FERC Debuts New Policy for Interconnecting to Pipes
FERC liked what it did with interconnections on the electric
side so much that it figured why not try it out on natural gas. And
that's exactly what the Commission did last week --- it issued a
new policy for hooking up to the interstate gas pipeline grid.
By a unanimous vote, the Commission departed from its prior test
under which a party (shipper, storage company, market center et al)
seeking an interconnection had to show that it was "similarly
situated" to other parties that previously were permitted to hook
up to the pipeline. In its place, FERC adopted a new five-step
"By abandoning the old similarly situated test for a new
interconnection policy, I think we take another step in maximizing
the use of the interstate pipeline grid," said Chairman James J.
Hoecker at last Wednesday's Commission meeting.
The FERC decision called the new policy a "sensible step"
because it "supplements and enhances" the long-standing requirement
that an open-access pipeline must provide transportation for any
party seeking service at an existing interconnection when
sufficient capacity is available on the pipeline's system.
In order to interconnect with a pipeline, the new policy
requires: 1) a party seeking interconnection must be willing to
bear the cost of construction if the pipeline performs the task. Or
in the alternative, the party seeking interconnection could
construct the facilities itself in compliance with the pipeline's
technical requirements; 2) the proposed interconnection must not
adversely affect pipeline operations; 3) it and any resulting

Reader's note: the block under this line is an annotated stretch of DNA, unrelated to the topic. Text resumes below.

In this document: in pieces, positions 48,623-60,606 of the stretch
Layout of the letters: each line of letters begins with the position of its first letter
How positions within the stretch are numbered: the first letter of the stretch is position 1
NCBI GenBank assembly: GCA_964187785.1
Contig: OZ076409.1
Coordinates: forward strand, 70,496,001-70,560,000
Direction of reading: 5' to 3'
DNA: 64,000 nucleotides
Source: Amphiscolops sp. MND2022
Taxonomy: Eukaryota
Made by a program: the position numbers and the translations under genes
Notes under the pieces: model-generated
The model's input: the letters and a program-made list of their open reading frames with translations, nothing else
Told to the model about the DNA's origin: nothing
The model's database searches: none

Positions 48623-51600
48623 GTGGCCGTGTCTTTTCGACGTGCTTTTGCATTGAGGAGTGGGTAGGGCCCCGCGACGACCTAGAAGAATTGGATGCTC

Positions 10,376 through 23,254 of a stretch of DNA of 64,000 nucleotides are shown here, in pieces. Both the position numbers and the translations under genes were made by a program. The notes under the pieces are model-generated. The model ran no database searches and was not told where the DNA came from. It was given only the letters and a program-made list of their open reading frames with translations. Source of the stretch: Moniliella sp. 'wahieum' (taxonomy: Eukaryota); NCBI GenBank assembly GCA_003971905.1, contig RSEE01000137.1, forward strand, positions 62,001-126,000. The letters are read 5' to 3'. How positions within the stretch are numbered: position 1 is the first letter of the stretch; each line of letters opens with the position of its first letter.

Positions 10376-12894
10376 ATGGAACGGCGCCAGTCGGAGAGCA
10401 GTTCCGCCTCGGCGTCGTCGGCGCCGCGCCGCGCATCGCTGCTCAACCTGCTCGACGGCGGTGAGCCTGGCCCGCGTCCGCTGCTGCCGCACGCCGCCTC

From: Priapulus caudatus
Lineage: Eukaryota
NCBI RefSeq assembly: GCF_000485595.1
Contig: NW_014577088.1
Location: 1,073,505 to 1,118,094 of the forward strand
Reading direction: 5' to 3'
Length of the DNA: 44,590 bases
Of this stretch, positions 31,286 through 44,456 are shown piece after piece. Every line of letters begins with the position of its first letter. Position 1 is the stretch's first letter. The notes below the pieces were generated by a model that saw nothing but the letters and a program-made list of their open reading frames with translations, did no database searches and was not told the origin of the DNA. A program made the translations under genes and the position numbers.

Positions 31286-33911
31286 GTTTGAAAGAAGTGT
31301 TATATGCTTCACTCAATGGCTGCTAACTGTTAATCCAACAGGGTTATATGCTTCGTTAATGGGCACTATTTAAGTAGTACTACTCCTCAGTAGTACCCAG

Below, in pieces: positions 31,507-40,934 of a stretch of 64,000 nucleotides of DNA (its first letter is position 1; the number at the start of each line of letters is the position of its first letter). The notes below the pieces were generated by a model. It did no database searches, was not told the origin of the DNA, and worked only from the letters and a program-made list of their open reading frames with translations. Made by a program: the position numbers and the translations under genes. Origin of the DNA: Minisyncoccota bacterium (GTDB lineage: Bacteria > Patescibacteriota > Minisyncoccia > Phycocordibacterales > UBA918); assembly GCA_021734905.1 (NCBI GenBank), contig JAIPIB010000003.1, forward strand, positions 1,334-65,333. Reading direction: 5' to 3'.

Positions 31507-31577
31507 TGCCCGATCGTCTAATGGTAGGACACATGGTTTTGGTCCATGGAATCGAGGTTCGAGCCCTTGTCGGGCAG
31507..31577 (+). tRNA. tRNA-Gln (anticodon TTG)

transportation must not diminish service to existing customers; 4)
it must not cause the pipeline to be in violation of any
environmental or safety laws or regulations; and 5) it must not
cause the pipeline to be in violation of its right-of-way
agreements or any other contractual agreements.
The five steps were spelled out in an order involving Panhandle
Eastern Pipe Line. The case was remanded by the U.S. Court of
Appeals for the District of Columbia for FERC to provide further
explanation as to why it departed from its accepted interconnection
procedure in earlier orders [RP97-29]. In those orders, the
Commission approved revisions to Panhandle's tariff, which in
effect bound the pipeline to grant interconnections to parties
meeting certain terms, regardless of whether they were similarly
situated or not. The Commission last week stuck to its previous
rulings in Panhandle based on the new policy, which it said will be
applied to all future gas pipeline interconnection cases.
Commissioner William Massey believes the new policy will be a
vast improvement over the "similarly situated" test. "In my
opinion, [that] test led to the unfortunate result that pipelines
were hesitant to provide hook-ups for fear to do so would open the
floodgate for [more] hook-ups....."
The new policy prohibits a pipeline from denying a party an
interconnection based solely on economic grounds, but it
"acknowledges that economic issues could arise that the Commission
might need to address," said Commissioner Linda Breathitt.
"For example, there may be instances in which shippers may be
able to bypass part of a pipeline's system so that the pipeline
recovers fewer costs from those customers than it would if [the]
shippers were required to utilize existing connections. This order
does not preclude consideration of economic arguments on a
case-by-case basis where [pipelines] experiencing losses propose
and can justify some kind of mitigation or remedy," she noted.
Hoecker agreed interstate pipelines would be able to "raise the
issue of revenue losses," but he added this only would be
"appropriate in extraordinary kinds of cases." Under no
circumstance does the new policy permit pipes to charge
interconnection or access fees, Massey said, adding they "could
have the anti-competitive effect of deterring interconnections."
The order further calls for pipelines to develop "reasonable
time frames" for pipelines to respond to parties' requests for